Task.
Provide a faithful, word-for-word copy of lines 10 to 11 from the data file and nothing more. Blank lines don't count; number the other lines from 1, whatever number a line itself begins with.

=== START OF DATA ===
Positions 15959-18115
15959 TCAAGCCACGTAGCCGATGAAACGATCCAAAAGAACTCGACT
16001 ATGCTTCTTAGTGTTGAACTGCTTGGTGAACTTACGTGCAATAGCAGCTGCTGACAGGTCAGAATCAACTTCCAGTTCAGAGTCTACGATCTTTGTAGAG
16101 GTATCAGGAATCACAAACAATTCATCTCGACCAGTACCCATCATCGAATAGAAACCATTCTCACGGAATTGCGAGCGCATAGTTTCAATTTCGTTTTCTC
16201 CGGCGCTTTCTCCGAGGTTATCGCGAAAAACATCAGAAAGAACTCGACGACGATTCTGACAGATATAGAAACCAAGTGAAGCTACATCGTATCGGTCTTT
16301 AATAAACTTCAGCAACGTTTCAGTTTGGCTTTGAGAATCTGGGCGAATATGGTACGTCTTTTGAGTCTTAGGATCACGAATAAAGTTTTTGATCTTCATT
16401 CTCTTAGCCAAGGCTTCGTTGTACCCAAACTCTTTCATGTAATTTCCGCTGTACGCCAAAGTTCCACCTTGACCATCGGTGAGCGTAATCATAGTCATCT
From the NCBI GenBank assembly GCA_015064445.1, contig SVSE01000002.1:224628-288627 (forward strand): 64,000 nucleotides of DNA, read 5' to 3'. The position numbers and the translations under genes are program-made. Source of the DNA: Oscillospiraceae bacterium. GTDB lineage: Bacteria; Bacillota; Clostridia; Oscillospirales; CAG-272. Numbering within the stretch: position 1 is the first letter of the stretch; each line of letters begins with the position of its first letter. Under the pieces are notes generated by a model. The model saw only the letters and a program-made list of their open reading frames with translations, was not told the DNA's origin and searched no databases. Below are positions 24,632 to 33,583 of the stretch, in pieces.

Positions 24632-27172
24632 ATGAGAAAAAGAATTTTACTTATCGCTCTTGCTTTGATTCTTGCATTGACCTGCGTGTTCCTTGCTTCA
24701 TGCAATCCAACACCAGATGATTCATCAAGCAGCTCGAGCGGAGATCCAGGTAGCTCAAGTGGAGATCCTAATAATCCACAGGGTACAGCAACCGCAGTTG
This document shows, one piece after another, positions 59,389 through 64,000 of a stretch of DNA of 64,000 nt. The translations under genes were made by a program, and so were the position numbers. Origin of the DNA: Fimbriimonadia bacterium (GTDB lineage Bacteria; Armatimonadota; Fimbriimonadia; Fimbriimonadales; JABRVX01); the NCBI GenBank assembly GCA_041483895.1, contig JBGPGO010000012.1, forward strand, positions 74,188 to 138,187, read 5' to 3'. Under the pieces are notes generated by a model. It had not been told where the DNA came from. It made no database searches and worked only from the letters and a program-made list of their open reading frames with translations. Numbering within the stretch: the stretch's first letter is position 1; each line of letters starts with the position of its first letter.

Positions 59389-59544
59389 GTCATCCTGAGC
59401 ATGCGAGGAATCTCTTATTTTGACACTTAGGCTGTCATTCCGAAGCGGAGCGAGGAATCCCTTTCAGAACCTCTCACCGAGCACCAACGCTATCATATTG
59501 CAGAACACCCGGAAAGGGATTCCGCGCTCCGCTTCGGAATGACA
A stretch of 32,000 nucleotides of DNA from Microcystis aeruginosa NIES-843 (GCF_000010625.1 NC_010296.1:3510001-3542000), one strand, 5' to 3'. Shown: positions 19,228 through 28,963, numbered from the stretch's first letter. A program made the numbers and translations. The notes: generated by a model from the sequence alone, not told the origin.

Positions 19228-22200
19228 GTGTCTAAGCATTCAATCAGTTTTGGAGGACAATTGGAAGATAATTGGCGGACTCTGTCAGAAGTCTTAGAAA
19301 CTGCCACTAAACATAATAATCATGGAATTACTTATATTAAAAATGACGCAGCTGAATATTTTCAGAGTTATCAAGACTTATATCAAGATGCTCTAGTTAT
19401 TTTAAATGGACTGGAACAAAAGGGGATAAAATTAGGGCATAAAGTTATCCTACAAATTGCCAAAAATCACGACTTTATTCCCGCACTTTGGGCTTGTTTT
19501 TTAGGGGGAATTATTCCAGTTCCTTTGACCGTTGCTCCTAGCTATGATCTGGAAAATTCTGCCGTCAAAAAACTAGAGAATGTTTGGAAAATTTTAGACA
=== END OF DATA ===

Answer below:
24632 ATGAGAAAAAGAATTTTACTTATCGCTCTTGCTTTGATTCTTGCATTGACCTGCGTGTTCCTTGCTTCA
24701 TGCAATCCAACACCAGATGATTCATCAAGCAGCTCGAGCGGAGATCCAGGTAGCTCAAGTGGAGATCCTAATAATCCACAGGGTACAGCAACCGCAGTTG